The Fortune Teller, by Joaquim Maria Machado de Assis Essay

The Fortune Teller, by Joaquim Maria Machado de Assis Essay

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In “The Fortune Teller,” a strange letter trembles the heart of the story’s protagonist, Camillo as he to understand the tone and meaning. The author, Joaquim Maria Machado de Assis, attempts to make the reader believe that the letter is very ambiguous. This devious letter is a symbol of Camillo’s inability to realize that the treacherous deeds he has committed in the dark have finally come to light. This letter will ultimately change his life forever something he never expected. Not thinking of the large multitude of possible adverse outcomes, he reads the letter. Frightened that he has ruined what should have never been started, he broods over his decision to love a married woman. In light of this, Camillo continues his dubious love affair with his best friend’s wife, unconvinced that he will ever get caught. “The Fortune Teller” focuses on an intimate affair between three people that ends in death due to a letter, and Camillo will not understand what the true consequences that the letter entails until he is face to face with his best friend, Villela.
Camillo receives multiple letters. However, the last letter posed the most threat as it symbolized hate. The fact is unbeknownst to the reader at the beginning of the short story. After Camillo receives the letter from his best friend, readers are still unable to distinguish the importance of the letter. However, readers soon discover that Villela writes the letter out of anger and suspicion that something strange was going on with his wife. Villela was determined to figure out what it was. The author, Machado de Assis, ensures that the letter and its meaning remain questionable and ambiguous throughout the story. The letter states “‘Come immediately to our house; I must talk t...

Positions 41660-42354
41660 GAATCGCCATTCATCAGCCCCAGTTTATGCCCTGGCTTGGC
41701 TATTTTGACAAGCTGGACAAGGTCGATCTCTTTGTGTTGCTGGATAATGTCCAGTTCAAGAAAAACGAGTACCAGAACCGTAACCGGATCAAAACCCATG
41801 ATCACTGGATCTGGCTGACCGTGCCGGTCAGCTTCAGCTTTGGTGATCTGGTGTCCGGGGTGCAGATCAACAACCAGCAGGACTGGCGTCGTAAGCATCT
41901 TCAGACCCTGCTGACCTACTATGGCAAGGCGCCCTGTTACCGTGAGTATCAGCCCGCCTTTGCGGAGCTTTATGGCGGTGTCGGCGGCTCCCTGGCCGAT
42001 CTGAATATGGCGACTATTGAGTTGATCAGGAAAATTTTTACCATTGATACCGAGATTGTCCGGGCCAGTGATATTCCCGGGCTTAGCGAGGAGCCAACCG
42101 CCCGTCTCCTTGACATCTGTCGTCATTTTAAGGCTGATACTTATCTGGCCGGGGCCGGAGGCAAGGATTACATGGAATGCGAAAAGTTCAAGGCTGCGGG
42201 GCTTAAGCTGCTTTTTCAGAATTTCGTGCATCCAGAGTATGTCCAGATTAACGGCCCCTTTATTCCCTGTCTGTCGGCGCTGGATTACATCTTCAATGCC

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... wife.
In “The Fortune Teller,” the author, Joaquim Maria Machado de Assis, uses symbolism to prove to one that an affair is not worth a person’s life. He uses the letter to symbolize hate between Villela and Camillo regarding the affair. This very ambiguous letter has terrified Camillo and put an end to his life. The letter enhances the theme of the short story by showing the anger and hate that Villela now had for Camillo. This hate is a focal point in the short story that leads to ending the affair along with Camillo and Rita’s life. Ultimately, the affair caused a large amount of tension between the three. However, the author was successful in grabbing the reader’s attention with the letter as the turning point of the short story.



Works Cited

The Fortune Teller

James Daley, Editor The World's Greatest Short Stories, (Dover Thrift Editions) 2006

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